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Re: Case

From:Irina Rempt-Drijfhout <ira@...>
Date:Monday, July 19, 1999, 18:25
On Thu, 15 Jul 1999, Padraic Brown wrote:

> "Carol I Domnul Romaniei"=20
"Carol I Lord-the Romania-of"
> "Carol I Rege al Romaniei"
"Carol I King of-the Romania-of"
> "Carol II Regele Romanilor"
"Carol II King-the Romanians-of"
> I bet the le isn't voc. here, but nom.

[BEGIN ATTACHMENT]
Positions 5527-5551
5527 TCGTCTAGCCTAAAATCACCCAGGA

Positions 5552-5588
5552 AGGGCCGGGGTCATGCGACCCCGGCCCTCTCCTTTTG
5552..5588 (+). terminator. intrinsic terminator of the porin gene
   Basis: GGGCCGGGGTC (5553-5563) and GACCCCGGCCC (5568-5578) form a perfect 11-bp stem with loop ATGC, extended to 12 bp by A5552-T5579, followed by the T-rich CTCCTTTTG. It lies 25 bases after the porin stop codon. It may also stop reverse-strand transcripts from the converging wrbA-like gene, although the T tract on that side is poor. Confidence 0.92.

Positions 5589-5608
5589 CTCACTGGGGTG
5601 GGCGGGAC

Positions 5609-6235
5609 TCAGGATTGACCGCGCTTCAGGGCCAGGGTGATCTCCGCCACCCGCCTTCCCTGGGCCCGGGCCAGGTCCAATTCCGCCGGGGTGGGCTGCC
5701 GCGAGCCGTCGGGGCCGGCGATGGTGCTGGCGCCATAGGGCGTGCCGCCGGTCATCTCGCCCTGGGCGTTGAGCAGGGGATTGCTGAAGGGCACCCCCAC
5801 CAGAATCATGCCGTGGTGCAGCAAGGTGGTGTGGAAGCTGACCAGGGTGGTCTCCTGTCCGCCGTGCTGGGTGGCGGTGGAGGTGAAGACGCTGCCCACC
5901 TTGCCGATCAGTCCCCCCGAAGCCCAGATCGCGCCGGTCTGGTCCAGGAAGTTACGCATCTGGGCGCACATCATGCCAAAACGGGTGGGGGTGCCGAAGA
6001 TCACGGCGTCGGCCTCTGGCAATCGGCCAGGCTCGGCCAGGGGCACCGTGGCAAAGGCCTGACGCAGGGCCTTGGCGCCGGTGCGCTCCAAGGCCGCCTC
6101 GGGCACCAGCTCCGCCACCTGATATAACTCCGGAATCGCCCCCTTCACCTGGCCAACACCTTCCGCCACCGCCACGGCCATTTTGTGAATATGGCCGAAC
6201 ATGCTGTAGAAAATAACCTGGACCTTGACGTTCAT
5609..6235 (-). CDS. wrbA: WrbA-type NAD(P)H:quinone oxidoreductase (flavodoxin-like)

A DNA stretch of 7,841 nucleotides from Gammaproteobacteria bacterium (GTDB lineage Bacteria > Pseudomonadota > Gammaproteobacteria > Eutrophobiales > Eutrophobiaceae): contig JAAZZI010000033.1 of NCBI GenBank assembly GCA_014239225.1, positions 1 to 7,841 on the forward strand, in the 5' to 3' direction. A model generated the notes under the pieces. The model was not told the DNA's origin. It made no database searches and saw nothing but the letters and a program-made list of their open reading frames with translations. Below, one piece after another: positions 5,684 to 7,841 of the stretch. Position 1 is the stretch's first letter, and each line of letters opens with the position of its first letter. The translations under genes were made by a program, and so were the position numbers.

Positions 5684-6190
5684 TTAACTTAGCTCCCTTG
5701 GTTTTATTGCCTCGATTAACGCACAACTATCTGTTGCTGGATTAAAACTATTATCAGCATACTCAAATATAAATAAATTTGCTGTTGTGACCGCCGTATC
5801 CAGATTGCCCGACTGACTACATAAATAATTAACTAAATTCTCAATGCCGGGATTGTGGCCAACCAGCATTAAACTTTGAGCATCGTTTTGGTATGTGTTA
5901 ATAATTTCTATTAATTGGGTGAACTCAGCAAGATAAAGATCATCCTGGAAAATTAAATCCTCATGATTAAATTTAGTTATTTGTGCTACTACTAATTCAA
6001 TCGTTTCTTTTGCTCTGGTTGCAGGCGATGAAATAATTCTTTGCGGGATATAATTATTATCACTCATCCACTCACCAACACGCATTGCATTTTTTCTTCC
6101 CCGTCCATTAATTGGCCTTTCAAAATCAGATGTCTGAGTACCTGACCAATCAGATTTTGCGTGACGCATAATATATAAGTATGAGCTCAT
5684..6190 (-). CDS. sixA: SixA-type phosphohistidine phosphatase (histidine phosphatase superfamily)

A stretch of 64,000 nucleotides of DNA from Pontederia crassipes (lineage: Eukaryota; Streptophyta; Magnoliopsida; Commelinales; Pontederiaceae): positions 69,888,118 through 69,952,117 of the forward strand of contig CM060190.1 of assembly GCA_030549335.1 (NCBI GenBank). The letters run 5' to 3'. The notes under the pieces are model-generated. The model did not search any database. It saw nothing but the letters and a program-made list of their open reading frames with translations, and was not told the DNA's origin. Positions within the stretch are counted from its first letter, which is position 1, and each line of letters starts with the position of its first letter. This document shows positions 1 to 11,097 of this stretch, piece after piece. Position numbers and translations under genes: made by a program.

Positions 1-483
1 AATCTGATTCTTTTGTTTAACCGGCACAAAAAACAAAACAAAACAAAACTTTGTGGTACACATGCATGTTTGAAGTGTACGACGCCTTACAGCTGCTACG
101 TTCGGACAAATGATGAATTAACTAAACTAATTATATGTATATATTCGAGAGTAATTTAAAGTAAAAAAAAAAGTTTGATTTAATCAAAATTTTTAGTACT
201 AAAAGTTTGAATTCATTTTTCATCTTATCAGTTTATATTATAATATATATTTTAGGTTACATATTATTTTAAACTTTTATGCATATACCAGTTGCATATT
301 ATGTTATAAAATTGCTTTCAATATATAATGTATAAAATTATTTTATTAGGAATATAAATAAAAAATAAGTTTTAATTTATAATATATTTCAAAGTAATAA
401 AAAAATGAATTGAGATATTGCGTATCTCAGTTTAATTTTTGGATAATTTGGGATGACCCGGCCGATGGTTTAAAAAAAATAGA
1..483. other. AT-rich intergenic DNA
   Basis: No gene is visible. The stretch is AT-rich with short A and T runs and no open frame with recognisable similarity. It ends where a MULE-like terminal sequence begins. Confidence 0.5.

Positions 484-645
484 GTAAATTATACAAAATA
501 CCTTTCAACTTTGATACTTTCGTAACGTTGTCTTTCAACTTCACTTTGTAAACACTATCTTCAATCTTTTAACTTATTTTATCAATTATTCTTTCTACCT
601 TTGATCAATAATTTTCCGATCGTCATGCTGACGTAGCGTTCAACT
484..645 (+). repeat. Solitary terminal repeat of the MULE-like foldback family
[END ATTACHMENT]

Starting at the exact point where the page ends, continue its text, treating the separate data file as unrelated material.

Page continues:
It's the definite article for masculine words ending in -e, or indeed any vowel other than -u. Anyway, if words *do* end in -u it's probably been suppressed and only comes back when the word has an article, like in _domn(u)_ + _l(u)_ =3D _domnul_ "the lord". For your information and entertainment, here's the Trisagion ("thrice holy", the thing sung in the Orthodox Church before the Gospel book is brought in) in Romanian: Sf=EEnte Dumnezeule Holy God=20 _Dumnezeu_ from "Dominus Deus"; -le *is* the vocative ending here Sf=EEnte Tare Holy Mighty no vocative ending; _tarele_ sounds silly to me but that's perhaps because I've been singing it without it for years Sf=EEnte f@r' de moarte =20 Holy without part. death @ is a-with-a-bow, the apostrophe stands for another elided @.=20 part. =3D partitive "of"; f@r@ "without" doesn't need it in modern usage, but in this verse it's always used, perhaps archaically. miluieSte-ne pe noi have.mercy-us upon us S is s-with-a-tail, pronounced [S]. The clitic pronoun is mandatory, even in modern informal usage (_t,i-am v@zut_ "I've seen you", _t,i-am v@zut pe tine_ "I've seen YOU"; t, is t-with-a-tail, pronounced [ts]). The accusative is usually, perhaps always - my Romanian is as rusty as a medieval nail and the book is behind my mother's legacy) - expressed by _pe_ "on", so we can call it a separate case, I think. =20 Irina Varsinen an laynynay, saraz no arlet rastynay. (myself) (English) (Nederlands)